Singapore revamp breaks down disciplinary barriers

Sciences and humanities to be taught side by side starting this year in two leading institutions

April 6, 2021
Two performers in the doubles International Pole Championship in Singapore perform together as a metaphor for two main universities of Singapore has brought together its largest and most established faculties.
Source: Getty

Singapore’s two main universities are making major changes to their curricula and structures to encourage interdisciplinarity and give students the skills they need in the post-Covid world.

The National University of Singapore (NUS) has brought together its largest and most established faculties – the Faculty of Arts and Social Sciences and the Faculty of Science – into a new College of Humanities and Sciences, co-headed by the faculties’ two deans. Students entering in 2021 can choose any combination of major, second major, minor or specialty.

Sun Yeneng, the science dean, told Times Higher Education that he hopes students will come away with the “integrated thinking skills” increasingly sought after in a “volatile, uncertain, complex and ambiguous world”.

“Their learning will be deepened when they reflect on the connections between ideas and concepts across different disciplines,” he said.

Robbie Goh, NUS’ arts and social sciences dean, told THE that there is “increasing awareness in academic, industry and government that developing effective solutions to major real-world challenges requires a working knowledge and skills acquired…in both STEM and humanities and social sciences subjects”.

He said that common core curricula traditionally involved “baskets of disciplines…that bear little regard for the connection between courses”. NUS’ new college has a curriculum that was “conceptualised incorporating specially designed courses to introduce our students to interdisciplinarity”, he said.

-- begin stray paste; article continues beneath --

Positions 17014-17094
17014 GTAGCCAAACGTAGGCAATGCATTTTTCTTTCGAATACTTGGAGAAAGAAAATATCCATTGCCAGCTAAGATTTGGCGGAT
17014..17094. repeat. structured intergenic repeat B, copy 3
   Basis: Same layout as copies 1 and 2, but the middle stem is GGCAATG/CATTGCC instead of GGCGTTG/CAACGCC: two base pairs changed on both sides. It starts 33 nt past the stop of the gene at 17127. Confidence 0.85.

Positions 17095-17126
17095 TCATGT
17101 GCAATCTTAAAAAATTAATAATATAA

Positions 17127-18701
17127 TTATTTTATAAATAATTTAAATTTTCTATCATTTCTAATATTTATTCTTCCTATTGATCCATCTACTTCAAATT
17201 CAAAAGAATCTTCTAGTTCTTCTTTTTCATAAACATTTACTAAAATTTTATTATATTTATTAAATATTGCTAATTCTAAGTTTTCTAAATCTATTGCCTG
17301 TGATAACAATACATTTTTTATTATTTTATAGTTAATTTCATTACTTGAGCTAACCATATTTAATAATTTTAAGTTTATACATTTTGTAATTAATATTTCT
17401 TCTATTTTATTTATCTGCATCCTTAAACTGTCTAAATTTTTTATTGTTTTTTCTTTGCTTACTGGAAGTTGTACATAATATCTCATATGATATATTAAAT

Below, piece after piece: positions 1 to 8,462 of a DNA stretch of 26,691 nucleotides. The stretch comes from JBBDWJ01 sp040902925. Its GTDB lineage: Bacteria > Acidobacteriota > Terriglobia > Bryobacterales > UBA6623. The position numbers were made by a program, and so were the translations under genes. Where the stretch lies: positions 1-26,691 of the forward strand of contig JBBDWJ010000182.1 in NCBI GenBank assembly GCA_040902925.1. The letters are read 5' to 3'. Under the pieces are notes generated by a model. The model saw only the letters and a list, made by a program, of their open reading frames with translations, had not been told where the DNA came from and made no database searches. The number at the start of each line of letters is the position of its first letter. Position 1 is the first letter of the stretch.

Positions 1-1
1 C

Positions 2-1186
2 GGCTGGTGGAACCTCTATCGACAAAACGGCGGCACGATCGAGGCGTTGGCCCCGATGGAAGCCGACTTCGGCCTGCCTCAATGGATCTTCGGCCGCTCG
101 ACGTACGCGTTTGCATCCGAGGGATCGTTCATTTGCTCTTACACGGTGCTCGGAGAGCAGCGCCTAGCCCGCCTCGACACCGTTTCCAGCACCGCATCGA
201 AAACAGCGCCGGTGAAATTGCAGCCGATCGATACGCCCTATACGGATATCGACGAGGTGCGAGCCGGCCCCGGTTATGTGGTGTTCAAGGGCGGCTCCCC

Nanyang Technological University, Singapore, has been piloting a new common core curriculum, which will be fully introduced in 2021-22. The pilots involved three colleges: engineering, science, and humanities and social sciences. The final modules will focus on specific challenges such as climate change or global health.

“As educators, we often ask ourselves, what makes an educated person?” asked the NTU president, Subra Suresh. “Those who can thrive in this rapidly changing global environment will have broader interest and knowledge outside of their specific disciplines, while also possessing some deep domain expertise.”

The push towards interdisciplinarity has been happening over the past year, for example with the opening of NUS’ Centre on AI Technology for Humankind (AiTH).

David De Cremer, AiTH’s director and a business professor, told THE that “as a society, we need to be careful that we do not overemphasise the importance of technology education over social sciences”.

He warned that “rapid technological development and messages from gurus that ‘if you don’t become tech-savvy enough, you will be left behind’ has instilled a certain fear among people that they may miss out on career opportunities if they do not think like data scientists.

“However, if we sideline social sciences in our educational efforts, then we are creating future generations that will think, act and reason like machines. What’s the point in being a half-baked machine who does not know how to interact with other humans?”

In a report for Harvard Business Review in March, Professor De Cremer co-wrote with Garry Kasparov that “AI should augment human intelligence, not replace it”.

Mr Kasparov, the chess great who famously battled IBM’s Deep Blue computer, said during an AiTH webinar that education was the one field to have stalled in its development.

“If someone from the 19th century was transported to today, he would recognise nothing except for the classroom, where the teacher in the front of the class is the sole authority,” he said. “Any student, with a swipe of the finger on a phone, has access to more data in a few seconds than any professor could ever teach. And so we have to teach them how to process that data.”

joyce.lau@timeshighereducation.com

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